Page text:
Think of Bitcoin. This is a very complex system. In essence it was a new self-organising currency. The foundation of Bitcoin, the blockchain, has been referred to as "The Trust Machine" and hailed as a development that may prove to be as important as the creation of double-entry book-keeping to the future of commerce. Here are two excellent articles on the subject Link and Link

That suggests something new could happen. My previous picture of a group of uninformed consumers building an insurance company was, and still is, a laughable proposition.

But the world isn't like that.

More likely: some informed people, probably from the risk and financial services sectors, could create a proposition backed up by a blockchain, which could then be subscribed to by individuals or companies.

In effect the technology could re-enable the efficient creation of syndicates or mutuals. It should be no surprise, given the pooling of risk required by insurance, and the fact that these structures have always had a significant role in the sector. The point is that the technology may reduce the cost and allow the spread across lumpy national borders. 

 


Obituary: Dr. Marius Barnard, Creator of Critical Illness Insurance

Marius Barnard died on the weekend aged 87. As creator of critical illness insurance, which is now the second most popular benefit quoted in the New Zealand market, this industry owes a lot to Dr. Barnard. The two obituaries below are excellent, albeit brief, footnotes to this great development. The Youtube video embedded below is well worth a look, and is suitable for use on your website and with clients. 

Money Marketing obituary. Link.

Wikipedia entry. Link

 


The Transit of Venus

A break from financial services for a minute to highlight an important astronomical event: the transit of Venus. I was darned unhappy to leave Auckland Airport this morning by car instead of flying down to Christchurch. However, that has meant that I have been able to watch an event that Captain Cook travelled around the globe to witness - the transit of Venus. Wearing the special specs procured for the purpose from Auckland's Planetarium, of course, I have been taking a look.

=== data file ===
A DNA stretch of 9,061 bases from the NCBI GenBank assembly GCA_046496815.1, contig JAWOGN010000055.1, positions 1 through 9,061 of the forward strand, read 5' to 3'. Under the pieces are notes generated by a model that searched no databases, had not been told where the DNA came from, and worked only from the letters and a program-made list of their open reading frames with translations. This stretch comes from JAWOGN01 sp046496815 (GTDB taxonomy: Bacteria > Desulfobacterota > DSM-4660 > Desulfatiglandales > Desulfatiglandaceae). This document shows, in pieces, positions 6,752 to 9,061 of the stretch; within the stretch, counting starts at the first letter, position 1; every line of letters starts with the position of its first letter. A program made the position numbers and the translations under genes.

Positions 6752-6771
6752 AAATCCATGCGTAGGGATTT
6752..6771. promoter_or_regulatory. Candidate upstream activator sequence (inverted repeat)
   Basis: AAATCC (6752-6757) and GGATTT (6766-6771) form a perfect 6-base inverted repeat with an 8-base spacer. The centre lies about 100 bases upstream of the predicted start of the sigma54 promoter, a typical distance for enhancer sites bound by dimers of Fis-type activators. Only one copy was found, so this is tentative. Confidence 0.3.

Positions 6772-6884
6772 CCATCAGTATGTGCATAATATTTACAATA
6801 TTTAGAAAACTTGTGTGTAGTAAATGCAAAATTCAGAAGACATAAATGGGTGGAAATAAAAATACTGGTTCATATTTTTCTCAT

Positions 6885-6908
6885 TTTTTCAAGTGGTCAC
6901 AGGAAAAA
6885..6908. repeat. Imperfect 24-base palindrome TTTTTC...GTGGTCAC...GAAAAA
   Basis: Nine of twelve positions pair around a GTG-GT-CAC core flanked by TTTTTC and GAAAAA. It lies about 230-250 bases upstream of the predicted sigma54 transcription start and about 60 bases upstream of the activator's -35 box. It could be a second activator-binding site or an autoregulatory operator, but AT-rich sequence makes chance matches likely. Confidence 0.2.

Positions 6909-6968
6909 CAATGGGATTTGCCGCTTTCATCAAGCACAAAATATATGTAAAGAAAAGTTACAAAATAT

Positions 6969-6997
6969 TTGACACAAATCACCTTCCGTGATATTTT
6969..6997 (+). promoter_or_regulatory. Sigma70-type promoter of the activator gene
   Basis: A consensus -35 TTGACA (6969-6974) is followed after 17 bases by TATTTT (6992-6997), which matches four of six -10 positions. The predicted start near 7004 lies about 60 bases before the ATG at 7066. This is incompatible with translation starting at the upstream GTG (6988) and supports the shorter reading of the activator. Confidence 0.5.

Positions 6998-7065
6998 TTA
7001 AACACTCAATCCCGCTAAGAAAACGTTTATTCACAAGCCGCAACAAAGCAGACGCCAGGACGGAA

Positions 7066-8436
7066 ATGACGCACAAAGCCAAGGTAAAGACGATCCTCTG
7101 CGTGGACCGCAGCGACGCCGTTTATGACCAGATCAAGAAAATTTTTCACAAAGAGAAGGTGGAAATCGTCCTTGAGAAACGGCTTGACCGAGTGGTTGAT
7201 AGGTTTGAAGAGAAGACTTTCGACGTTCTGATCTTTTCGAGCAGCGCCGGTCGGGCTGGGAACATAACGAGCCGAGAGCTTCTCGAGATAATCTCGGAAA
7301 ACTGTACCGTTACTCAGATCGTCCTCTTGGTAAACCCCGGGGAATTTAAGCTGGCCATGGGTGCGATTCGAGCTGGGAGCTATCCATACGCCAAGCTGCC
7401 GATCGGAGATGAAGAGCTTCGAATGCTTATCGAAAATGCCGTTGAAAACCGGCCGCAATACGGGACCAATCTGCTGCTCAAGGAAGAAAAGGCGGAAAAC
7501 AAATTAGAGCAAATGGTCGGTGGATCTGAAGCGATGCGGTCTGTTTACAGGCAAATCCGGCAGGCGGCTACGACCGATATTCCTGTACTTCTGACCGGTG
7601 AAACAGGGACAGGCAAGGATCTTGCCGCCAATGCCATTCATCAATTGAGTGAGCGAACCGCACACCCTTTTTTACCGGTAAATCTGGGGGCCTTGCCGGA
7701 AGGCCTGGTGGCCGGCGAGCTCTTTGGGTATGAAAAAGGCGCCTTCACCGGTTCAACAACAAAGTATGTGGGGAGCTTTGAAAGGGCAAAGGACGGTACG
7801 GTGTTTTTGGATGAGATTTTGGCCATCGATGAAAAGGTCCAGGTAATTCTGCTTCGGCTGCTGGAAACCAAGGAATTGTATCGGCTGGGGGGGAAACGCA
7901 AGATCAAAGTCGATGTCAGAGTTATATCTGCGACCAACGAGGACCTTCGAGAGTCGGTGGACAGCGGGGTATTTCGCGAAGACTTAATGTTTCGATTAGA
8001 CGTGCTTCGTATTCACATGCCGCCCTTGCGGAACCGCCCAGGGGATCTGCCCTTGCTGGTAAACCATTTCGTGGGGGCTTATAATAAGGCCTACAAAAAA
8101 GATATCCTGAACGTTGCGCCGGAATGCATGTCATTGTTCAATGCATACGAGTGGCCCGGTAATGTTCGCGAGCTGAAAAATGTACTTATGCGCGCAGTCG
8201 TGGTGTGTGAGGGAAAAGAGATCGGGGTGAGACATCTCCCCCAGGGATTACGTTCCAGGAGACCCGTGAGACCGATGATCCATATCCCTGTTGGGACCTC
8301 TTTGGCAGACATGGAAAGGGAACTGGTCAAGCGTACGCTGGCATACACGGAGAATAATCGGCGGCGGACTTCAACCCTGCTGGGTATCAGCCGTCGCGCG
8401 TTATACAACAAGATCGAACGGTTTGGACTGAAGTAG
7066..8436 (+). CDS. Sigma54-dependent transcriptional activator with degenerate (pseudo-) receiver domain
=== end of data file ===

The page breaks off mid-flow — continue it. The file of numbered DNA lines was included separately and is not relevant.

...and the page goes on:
About 15 minutes ago Venus, despite having a diameter of a little over 12,000 kilometres, was the merest hint of a dent in the Sun's edge between the positions of about 5pm and 6pm - as I write (11am in New Zealand) it is a definite black dot.

A couple of links:

The Wired Feed

Wikipedia

Stardome's live feed


Science Museum

This afternoon we saw James Watt's actual workbench. The selection of exhibits on the history of the computing includes a number of calculators (Facit) and early computers (Pegasus) that my father has used. Sophia and Jacob were keen on the Launchpad exhibits (all child friendly physics workstations) but also liked regular polyhedrans and Moebius objects. A fabulous afternoon.


Mind Blowing: The Maths of War

When I can tick the categories "current affairs" and "science" and "history" then I know I have a very curious piece of news on my hands. As a (bad) student of mathmatics numbering a fair number of people more seriously educated in the subject in my family, and also with a fair number of analytical people in the readership I often share mathematical oddities (non-transitive dice, cluedo solvers, and the like) in this blog. It's broadly related, I suppose, to the underlying challenges of risk management, and the analysis of the industry that we continually undertake.

Now you can read up on the maths of war, and the curiously predictable nature of conflicts, their lethality, discovered by Lewis Fry Richardson and others that have picked up on his work more recently. Grab some coffee and give yourself ten minutes with this piece.